The First Art Newspaper on the Net    Established in 1996 Thursday, September 23, 2021


New Museum plans to reopen on September 15
The New Museum is committed to providing an environment that ensures the health and safety of visitors and staff.



NEW YORK, NY.- The New Museum announced today that it will reopen to the public on September 15, 2020, following a six-month closure due to the COVID-19 pandemic. To celebrate the reopening, admission will be free to all visitors, through Sunday, September 27.




Upon reopening, the Museum will resume its normal days and hours of operation, though admission will be through timed ticketing and visitorship will be limited to less than 25% of capacity. All visitors will be required to reserve admission tickets in advance online at newmuseum.org, beginning August 31, 2020.

In the Galleries
At the time of reopening, the New Museum’s acclaimed exhibitions will remain on view, “Peter Saul: Crime and Punishment,” “Jordan Casteel: Within Reach,” and “Daiga Grantina: What Eats Around Itself.” The Peter Saul and Jordan Casteel exhibitions opened on February 11 and 19 respectively, just weeks before the COVID-19 closure. The exhibitions will remain on view through the end of the year.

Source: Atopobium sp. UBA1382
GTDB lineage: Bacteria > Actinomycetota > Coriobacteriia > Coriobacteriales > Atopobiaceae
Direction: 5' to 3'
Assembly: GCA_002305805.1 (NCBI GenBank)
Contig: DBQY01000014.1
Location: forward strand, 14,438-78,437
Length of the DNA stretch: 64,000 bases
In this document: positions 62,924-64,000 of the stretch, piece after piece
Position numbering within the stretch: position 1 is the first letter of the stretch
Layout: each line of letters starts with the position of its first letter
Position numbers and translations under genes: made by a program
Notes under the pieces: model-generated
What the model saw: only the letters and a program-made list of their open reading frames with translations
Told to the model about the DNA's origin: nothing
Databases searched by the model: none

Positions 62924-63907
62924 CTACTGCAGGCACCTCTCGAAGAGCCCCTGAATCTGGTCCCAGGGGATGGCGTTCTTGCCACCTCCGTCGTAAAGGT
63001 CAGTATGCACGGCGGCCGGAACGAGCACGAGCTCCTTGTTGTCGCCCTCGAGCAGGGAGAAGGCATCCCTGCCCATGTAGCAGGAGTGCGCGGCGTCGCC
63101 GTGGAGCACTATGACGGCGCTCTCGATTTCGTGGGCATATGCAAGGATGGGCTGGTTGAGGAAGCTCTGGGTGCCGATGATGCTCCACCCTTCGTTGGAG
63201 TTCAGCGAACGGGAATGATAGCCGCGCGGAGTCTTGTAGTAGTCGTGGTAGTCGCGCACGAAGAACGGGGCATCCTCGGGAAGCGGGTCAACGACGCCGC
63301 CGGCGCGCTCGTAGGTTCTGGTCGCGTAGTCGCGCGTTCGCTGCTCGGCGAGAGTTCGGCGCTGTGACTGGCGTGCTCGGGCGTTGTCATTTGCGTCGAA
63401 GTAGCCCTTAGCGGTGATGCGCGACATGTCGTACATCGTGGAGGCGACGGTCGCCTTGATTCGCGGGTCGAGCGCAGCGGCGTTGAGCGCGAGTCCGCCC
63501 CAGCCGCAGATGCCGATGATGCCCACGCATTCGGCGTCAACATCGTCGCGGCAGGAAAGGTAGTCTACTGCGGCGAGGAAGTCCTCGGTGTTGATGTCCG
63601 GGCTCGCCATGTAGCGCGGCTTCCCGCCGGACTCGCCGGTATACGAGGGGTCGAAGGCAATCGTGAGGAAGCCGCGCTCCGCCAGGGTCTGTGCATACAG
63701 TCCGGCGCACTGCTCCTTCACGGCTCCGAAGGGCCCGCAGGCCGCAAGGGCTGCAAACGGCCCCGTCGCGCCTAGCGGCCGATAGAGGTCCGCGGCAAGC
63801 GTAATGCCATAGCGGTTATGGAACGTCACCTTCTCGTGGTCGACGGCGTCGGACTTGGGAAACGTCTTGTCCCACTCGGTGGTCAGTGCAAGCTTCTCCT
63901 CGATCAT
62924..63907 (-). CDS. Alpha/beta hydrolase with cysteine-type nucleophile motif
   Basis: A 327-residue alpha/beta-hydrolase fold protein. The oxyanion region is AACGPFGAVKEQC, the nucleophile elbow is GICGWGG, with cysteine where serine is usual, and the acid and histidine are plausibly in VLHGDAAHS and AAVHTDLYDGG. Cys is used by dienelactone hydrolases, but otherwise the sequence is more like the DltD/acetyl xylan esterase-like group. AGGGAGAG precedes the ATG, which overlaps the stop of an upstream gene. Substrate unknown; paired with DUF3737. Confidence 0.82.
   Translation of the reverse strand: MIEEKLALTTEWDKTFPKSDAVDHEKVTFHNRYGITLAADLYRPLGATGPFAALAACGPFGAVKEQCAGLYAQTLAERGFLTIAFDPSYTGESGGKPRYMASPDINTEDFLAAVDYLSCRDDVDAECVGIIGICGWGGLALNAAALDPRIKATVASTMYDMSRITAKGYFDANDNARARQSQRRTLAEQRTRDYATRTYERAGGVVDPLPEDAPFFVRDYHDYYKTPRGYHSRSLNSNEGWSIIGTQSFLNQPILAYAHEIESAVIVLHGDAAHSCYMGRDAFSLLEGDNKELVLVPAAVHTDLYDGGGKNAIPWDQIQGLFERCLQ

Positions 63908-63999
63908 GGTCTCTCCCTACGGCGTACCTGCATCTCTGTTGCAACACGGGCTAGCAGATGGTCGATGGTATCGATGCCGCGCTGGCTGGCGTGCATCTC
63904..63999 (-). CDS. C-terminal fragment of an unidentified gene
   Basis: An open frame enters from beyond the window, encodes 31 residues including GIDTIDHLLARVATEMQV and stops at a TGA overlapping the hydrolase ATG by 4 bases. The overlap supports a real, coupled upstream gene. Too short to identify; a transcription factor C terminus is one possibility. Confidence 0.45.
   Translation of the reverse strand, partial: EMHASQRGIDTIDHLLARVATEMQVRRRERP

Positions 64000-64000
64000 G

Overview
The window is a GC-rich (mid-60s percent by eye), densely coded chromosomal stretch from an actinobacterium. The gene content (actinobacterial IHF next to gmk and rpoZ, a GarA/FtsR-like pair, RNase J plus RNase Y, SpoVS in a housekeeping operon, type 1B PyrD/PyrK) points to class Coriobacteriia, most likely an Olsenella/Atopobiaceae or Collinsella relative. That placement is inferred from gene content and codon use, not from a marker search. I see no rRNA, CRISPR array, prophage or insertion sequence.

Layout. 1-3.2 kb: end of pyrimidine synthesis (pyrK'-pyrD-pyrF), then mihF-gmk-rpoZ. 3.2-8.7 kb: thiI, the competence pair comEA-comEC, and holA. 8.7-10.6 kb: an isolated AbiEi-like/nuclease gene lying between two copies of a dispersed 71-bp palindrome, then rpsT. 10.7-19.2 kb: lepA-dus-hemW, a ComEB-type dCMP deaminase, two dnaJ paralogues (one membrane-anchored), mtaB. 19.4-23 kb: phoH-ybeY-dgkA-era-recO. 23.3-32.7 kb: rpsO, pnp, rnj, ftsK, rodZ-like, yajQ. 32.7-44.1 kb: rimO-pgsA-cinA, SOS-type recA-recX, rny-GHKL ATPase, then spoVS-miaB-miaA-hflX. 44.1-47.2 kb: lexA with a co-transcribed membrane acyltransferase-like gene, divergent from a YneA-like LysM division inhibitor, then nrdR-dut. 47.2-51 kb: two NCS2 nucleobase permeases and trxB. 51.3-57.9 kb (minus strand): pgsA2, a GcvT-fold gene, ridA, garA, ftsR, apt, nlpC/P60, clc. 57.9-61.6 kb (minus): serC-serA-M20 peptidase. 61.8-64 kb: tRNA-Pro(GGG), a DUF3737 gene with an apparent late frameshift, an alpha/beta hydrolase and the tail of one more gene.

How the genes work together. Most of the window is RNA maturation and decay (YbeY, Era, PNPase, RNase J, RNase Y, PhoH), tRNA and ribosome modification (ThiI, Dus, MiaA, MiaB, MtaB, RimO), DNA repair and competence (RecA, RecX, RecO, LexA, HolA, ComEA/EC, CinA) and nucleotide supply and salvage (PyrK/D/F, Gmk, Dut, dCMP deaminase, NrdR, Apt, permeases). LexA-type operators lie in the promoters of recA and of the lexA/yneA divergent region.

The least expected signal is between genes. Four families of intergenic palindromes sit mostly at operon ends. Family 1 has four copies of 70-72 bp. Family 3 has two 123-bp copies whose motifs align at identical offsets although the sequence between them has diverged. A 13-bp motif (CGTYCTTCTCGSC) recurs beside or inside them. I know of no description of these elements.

“Peter Saul: Crime and Punishment,” on view on the Museum’s third- and fourth-floor galleries, marks the artist’s first New York museum survey. For over fifty years, Saul has been one of America’s boldest and most iconoclastic painters; this exhibition brings together approximately sixty paintings from across his long career.

“Jordan Casteel: Within Reach,” on view on the Museum’s second floor, is the first solo museum exhibition in New York City of work by Jordan Casteel. Bringing together nearly forty paintings spanning her career, the exhibition includes works from her celebrated series Visible Man (2013-14) and Nights in Harlem (2017), along with recent portraits of her students at Rutgers University-Newark.

“Daiga Grantina: What Eats Around Itself,” on view in the Museum’s Lobby Gallery, is the first institutional solo exhibition in the US by Daiga Grantina. With her large-scale sculptural assemblages that emulate the natural world, Grantina’s work often resembles terrariums and vegetation. Her labored configurations employ synthetic materials and incorporate conflicting physical qualities: soft and hard, transparent and opaque, mobile and static, strong and weak.

Onsite public programs—including public lectures and school groups—will be postponed until public health and safety conditions change favorably to facilitate large gatherings, and the Museum will continue with its digital programming.











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